Schaumburg officials have approved a tax incentive to help fund the high cost of wetland mitigation on 55 acres the village hopes to sell to Alsip-based Experior Transport for the trucking firm's new headquarters.
The tax increment financing district village trustees approved Tuesday was identified as a way to generate the up to $20 million in extra funding needed for the work.
The project, which has yet to receive village approval, has stirred opposition from nearby residents of Roselle and unincorporated Schaumburg Township who've raised concerns about noise, pollution and traffic from the proposed trucking facility.
TIF districts work by freezing the amount of property taxes that go to local governments at the level of the first year, with added taxes from the developed land going to a municipally held fund to pay for public improvements. They expire in 23 years, or sooner if all improvements have been paid off, and taxes then are distributed normally again.
The U.S. Army Corps of Engineers recently withdrew its claim of federal jurisdiction over the project, leaving the Metropolitan Water Reclamation District of Greater Chicago as the lead authority on the wetland issues. But Schaumburg Economic Development Director Matt Frank said wetland mitigation remains necessary for whoever develops the land at the southwest corner of Irving Park and Rodenburg roads.
The withdrawal of the Army Corps may have streamlined the upcoming review process, Frank said. He said he expects Experior to get its wetland plans to water district officials in about two months.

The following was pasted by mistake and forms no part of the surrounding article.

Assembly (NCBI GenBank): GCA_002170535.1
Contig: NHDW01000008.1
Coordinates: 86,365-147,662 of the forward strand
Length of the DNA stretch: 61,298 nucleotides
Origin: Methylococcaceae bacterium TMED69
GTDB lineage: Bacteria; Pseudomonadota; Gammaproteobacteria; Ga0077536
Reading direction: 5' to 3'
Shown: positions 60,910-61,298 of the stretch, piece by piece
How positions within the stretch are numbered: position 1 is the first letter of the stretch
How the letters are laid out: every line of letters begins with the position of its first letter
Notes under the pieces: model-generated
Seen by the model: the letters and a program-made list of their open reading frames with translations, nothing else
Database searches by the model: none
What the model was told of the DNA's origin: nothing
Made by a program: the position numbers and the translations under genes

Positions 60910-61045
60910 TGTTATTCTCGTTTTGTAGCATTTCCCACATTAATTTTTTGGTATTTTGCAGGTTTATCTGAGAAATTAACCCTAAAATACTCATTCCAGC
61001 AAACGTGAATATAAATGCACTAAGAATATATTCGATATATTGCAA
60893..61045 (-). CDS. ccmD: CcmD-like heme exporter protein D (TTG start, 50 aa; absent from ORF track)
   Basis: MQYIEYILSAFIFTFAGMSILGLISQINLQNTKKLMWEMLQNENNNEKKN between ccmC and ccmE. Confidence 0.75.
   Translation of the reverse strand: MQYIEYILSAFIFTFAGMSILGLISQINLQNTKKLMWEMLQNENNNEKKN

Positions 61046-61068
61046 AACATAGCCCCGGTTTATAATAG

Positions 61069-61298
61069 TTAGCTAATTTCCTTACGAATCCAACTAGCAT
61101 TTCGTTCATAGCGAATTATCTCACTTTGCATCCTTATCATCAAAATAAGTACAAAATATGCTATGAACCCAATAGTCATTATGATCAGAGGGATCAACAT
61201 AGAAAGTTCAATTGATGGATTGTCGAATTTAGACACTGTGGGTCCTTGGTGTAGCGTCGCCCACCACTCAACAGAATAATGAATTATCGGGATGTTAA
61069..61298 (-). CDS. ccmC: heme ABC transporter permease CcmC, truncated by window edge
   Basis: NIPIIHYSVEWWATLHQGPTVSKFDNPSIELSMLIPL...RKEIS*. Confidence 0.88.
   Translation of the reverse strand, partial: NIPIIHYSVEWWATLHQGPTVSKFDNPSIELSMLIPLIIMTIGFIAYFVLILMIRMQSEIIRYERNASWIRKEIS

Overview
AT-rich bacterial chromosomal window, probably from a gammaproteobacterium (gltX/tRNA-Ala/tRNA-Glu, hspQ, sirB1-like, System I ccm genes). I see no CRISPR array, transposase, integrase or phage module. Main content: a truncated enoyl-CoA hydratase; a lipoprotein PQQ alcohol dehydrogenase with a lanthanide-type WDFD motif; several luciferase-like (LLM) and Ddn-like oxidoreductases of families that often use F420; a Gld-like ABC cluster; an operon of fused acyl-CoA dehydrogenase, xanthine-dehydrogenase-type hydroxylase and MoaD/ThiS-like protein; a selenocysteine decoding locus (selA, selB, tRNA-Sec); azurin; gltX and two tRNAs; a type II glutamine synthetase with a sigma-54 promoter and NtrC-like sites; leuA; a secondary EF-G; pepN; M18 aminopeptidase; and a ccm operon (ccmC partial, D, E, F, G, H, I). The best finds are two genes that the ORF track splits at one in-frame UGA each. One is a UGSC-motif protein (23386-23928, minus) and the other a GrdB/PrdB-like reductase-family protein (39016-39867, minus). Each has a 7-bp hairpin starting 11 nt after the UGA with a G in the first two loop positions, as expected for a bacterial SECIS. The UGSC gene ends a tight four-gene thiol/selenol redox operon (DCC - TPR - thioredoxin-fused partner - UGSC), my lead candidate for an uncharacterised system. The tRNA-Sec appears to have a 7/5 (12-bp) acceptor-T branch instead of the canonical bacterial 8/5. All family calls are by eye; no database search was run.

"I know they want to get moving quickly with the MWRD," he said.
The wetlands mitigation plan must be reviewed before Schaumburg officials consider the merits of Experior's headquarters plan. The village's new annual budget forecasts completion of the land sale during the fiscal year ending April 30, 2022.
Experior entered a contract in 2018 to buy the land from Schaumburg for $5 million. Last year the company increased the offer to $7 million if the village helped make the development more cost-effective.
The Illinois Environmental Protection Agency, Army Corps of Engineers and Metropolitan Water Reclamation District had found that $15 million to $20 million of wetland mitigation beyond what Experior had planned would be needed.
Though the possibility of this TIF district reaching its goal in only 10 or 12 years has been previously discussed, there's no mention or promise of that in its legal documentation.